The lovely aspect of self-publishing is that you get to be your own marketing team. Until I released The Clique, I wasn’t entirely sure what that entailed, and I’ve had a few rough lessons since last month. Some ideas worked, most were monumental failures—but that’s alright, since I’m all about learning from the past. The following is an attempt to do just that, and to cull the successful strategies from the unsuccessful:
• Listing a giveaway on Goodreads. I would classify this as a modest success, since it did seem to drive a few downloads, but unfortunately not enough to make it cost-efficient. The reason I would still classify it as successful is because the giveaway was running during the worst times in terms of Netgalley reviewers (more on that later), so that likely scared away at least a couple of readers who noticed the novel and were considering purchasing it.
• Personally contacting reviewers. This was probably the most effective strategy, and I almost wish I’d spent more time seeking out reviewers the old fashioned way than settling for Netgalley; partly because the reviewers I reached out to were so very nice, and partly because the reviews focused on positives as much as negatives.
• Paying for a Netgalley post. To be honest, I don’t think I’m going to opt for this again. I’m just thankful it only cost me forty dollars… I think there were maybe three reviewers of eleven who mentioned the positive aspects of The Clique, and the rest made comments about ‘wanting/expecting a different novel.’ I normally don’t have a problem with bad reviews, but it irks me when a review’s main complaint doesn’t seem to speak to the novel, but the reader’s expectations for it. I’m going to stop myself here, because otherwise this could quickly become a post about Netgalley reviewers and how overly harsh reviews could harm the long-term market.
• Offering an Amazon gift card giveaway to promote my novel. Another one I won’t be doing again. It didn’t seem to drive any sales, and I’ve since realized that the viral capability of giveaways is hindered by their very nature. After all, what rational person would share a giveaway with others when they have a better chance of winning if they keep things quiet?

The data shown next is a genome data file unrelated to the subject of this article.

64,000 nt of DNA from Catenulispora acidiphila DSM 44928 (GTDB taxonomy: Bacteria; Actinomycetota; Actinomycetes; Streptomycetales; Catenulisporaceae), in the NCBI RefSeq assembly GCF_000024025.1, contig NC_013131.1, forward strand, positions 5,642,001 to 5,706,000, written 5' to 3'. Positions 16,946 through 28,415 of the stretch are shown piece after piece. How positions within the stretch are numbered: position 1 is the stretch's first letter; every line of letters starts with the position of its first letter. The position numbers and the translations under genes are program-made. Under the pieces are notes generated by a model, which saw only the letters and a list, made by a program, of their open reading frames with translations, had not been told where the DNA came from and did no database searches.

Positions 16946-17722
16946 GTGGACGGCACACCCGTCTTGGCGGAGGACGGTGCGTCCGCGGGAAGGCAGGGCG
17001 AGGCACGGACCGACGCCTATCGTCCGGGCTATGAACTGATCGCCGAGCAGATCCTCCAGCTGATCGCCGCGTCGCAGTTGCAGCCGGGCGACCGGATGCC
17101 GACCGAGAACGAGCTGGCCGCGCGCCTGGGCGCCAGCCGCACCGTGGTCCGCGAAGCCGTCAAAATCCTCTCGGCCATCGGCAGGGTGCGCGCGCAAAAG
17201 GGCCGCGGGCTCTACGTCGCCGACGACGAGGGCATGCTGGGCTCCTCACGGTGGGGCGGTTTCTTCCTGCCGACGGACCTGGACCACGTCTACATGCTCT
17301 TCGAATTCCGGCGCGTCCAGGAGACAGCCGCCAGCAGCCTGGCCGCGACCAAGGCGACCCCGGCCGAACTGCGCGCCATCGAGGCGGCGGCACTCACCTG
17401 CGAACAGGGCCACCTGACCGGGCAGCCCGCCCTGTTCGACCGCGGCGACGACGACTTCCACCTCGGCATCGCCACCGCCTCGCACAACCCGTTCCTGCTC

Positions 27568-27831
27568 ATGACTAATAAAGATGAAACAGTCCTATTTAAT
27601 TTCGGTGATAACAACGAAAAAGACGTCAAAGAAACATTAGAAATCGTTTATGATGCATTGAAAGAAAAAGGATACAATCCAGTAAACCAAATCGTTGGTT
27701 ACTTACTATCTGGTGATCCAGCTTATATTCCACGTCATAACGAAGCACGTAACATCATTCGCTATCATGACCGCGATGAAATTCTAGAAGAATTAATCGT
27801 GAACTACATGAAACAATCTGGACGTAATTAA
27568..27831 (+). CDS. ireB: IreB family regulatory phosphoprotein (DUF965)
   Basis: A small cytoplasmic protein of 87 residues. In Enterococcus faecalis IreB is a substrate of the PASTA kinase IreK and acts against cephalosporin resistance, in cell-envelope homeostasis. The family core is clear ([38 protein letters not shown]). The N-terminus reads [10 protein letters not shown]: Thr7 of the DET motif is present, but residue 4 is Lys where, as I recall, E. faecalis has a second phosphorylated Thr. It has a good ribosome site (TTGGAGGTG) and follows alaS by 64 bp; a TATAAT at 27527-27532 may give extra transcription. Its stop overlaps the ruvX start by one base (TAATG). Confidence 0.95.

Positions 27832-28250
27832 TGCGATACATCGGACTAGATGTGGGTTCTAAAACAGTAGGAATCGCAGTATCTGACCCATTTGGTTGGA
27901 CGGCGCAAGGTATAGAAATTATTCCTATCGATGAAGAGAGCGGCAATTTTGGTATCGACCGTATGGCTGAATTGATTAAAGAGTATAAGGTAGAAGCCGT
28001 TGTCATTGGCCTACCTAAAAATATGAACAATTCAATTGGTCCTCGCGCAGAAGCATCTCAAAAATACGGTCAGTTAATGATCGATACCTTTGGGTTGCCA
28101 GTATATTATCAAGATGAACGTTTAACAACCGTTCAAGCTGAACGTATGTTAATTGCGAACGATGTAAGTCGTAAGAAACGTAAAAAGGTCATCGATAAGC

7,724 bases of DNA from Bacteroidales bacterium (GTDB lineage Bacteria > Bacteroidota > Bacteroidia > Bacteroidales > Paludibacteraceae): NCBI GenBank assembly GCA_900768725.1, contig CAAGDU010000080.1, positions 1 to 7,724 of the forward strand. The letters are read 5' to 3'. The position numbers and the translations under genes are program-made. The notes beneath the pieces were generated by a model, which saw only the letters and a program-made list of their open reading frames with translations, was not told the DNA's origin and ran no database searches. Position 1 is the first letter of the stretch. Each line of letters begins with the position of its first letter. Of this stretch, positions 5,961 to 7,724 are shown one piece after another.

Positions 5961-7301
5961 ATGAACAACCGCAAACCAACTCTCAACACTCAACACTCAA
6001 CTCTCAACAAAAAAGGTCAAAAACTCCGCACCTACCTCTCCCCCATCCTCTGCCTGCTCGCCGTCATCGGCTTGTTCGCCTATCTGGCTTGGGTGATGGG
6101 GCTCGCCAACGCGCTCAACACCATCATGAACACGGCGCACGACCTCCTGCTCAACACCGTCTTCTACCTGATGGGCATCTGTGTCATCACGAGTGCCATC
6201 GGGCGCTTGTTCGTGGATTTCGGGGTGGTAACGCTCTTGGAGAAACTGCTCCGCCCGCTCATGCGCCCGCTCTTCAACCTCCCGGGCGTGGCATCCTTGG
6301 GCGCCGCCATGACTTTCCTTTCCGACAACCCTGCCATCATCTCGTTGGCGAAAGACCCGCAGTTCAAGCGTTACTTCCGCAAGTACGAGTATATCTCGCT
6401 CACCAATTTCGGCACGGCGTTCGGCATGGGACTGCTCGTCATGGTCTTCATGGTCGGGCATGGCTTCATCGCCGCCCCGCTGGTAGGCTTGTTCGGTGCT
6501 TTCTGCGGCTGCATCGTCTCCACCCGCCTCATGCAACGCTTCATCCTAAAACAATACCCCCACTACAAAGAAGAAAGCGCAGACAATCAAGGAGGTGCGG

• Character profiles/interviews/etc. (any post that wasn’t a review). When I first started blogging, I used to seek out guest posting opportunities, since that’s what so many successful bloggers advocate. However, after about four or five, I discovered that—the truth is, most of the time I ended up providing content with little to no personal benefit. I think the same can be said of any blog post that didn’t directly sell my book, although I’m still thankful to everyone who hosted a post of that kind. It boils down to a simple rule of sales: you have to catch buyers at the right time. Readers who click on an interview probably aren’t looking for a new book to read, but a quick post that might be entertaining.
• KDP Select free promotion. Believe it or not, this has been the main vehicle of sales/KULL ‘borrows.’ I gave The Clique away for two days, managed to give away a couple hundred copies, and since then I usually have about a borrow a day. I’ll refrain from commenting on the untenable nature of free downloads driving free ‘borrows,’ but suffice to say I’m still thinking about other ways to advertise beyond giving my book away.
In all, I think it’s best to view my efforts so far as a learning experience. In many ways, I’m just happy to have others read my work, especially those who seem to enjoy it. But I’m obviously light-years from being able to support myself by writing (unless I figure out a way to survive on a dollar or two a day, or manage to write over a hundred novels before I graduate college).